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How to use a Mains Power to Generator transfer switch

What is a transfer switch?

A transfer switch is an electrical device that is installed next to your electrical panel in your home. It connects to the circuits in your electrical panel that you wish to power during an electrical outage. This allows you to power these circuits by connecting a Generator to the transfer switch, instead of having to run extension cords to various items.

To enable a hard-wired connection of a standby Generator to your home or business an electrician will need to wire the connection to your switch board.

Firstly, you must have –

  • An electric starting Generator
  • Auto-start capability
  • A transfer switch system 

Why do I need a transfer switch?

  • A transfer switch is required by law for any connection of power to a home.
  • A transfer switch is the only safe way to directly connect a Generator to your home.
  • A transfer switch isolates selected circuits in your home from the power lines. This prevents back-feed, which occurs when power goes back down the utility lines.
  • Back-feed can not only damage the Generator, but has the potential to cause a fire.
  • Even worse, back-feed could electrocute any technicians who are working on the lines – causing injury or even death.
  • A transfer switch is the easiest way to power your home during an outage.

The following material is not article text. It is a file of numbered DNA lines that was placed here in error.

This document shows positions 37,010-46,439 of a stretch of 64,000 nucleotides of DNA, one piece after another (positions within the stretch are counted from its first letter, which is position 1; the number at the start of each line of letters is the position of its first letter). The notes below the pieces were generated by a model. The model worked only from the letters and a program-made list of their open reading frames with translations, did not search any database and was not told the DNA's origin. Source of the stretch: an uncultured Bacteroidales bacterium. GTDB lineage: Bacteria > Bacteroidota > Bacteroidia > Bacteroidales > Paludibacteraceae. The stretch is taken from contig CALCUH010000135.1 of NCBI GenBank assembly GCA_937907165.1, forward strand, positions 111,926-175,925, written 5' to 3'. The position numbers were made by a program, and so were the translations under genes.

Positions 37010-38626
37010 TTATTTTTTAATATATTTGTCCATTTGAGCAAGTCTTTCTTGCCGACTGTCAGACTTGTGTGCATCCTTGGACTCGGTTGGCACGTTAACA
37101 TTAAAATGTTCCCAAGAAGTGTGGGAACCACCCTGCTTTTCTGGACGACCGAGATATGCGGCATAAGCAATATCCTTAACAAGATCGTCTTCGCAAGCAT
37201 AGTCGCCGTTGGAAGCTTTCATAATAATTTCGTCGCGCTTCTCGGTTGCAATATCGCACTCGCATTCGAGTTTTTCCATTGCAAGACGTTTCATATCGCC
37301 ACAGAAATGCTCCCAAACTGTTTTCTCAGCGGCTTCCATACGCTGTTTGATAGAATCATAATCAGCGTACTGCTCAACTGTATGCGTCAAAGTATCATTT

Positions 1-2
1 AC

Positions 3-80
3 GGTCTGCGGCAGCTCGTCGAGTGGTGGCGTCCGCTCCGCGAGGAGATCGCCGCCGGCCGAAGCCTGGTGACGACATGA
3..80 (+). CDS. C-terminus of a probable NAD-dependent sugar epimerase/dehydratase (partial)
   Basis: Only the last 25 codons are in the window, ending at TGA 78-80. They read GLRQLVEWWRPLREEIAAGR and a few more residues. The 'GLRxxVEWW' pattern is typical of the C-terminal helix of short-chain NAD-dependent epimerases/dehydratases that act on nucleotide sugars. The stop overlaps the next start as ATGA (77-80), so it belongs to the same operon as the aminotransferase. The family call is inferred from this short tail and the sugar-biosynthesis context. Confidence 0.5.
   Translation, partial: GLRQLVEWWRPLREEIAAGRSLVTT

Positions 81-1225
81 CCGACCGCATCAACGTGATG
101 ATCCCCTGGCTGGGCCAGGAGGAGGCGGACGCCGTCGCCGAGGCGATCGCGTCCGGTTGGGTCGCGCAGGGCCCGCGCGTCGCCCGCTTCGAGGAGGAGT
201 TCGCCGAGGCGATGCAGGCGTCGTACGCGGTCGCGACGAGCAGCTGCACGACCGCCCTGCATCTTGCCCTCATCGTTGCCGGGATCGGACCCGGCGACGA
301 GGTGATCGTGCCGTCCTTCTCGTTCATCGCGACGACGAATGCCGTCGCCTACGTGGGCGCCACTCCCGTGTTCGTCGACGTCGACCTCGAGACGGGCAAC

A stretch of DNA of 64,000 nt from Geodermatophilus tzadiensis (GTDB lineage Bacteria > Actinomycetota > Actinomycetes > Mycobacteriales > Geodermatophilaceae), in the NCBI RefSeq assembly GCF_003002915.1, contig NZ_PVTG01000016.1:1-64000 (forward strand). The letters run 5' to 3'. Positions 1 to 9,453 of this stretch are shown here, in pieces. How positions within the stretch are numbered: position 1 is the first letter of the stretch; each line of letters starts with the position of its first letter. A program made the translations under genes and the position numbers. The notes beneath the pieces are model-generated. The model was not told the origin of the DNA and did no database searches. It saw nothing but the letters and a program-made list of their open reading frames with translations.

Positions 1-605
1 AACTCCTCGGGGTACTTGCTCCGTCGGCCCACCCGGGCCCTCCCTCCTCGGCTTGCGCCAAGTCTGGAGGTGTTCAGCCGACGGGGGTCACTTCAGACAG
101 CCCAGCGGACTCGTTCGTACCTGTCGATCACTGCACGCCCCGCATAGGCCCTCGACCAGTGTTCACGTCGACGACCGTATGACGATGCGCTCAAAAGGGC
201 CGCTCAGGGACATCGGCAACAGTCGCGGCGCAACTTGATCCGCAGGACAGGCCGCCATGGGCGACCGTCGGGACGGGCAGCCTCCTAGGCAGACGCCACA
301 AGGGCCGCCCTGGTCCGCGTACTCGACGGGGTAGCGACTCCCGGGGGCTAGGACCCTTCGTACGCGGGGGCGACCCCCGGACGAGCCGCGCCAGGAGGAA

Running extension cords to and from appliances can be awkward and time consuming. A transfer switch lets you use your home's wiring system to power any appliance in your home with your Generator quickly and easily.

How does a transfer switch work?

A licensed electrician will install the transfer switch into your home and connect it with the main breaker box.

The main breaker in the transfer switch switches the power source from utility to Generator. The house cannot be connected to both the Generator and utility power at the same time – the main breaker transfers power from one source to the other.

This prevents the Generator power from back-feeding through the utility lines, as well as preventing utility power from back-feeding into the generator.

The transfer switch also contains a number of circuits. You can instruct the electrician to assign each circuit to a different load. For example, you might want to power the furnace, well pump, refrigerator, and some lights. You can assign different circuits to power each appliance or room.

You may have more items on different circuits than the Generator is capable of powering at the same time. However, using a transfer switch will make it easy to switch between different loads. Just turn one circuit off, and the other on.

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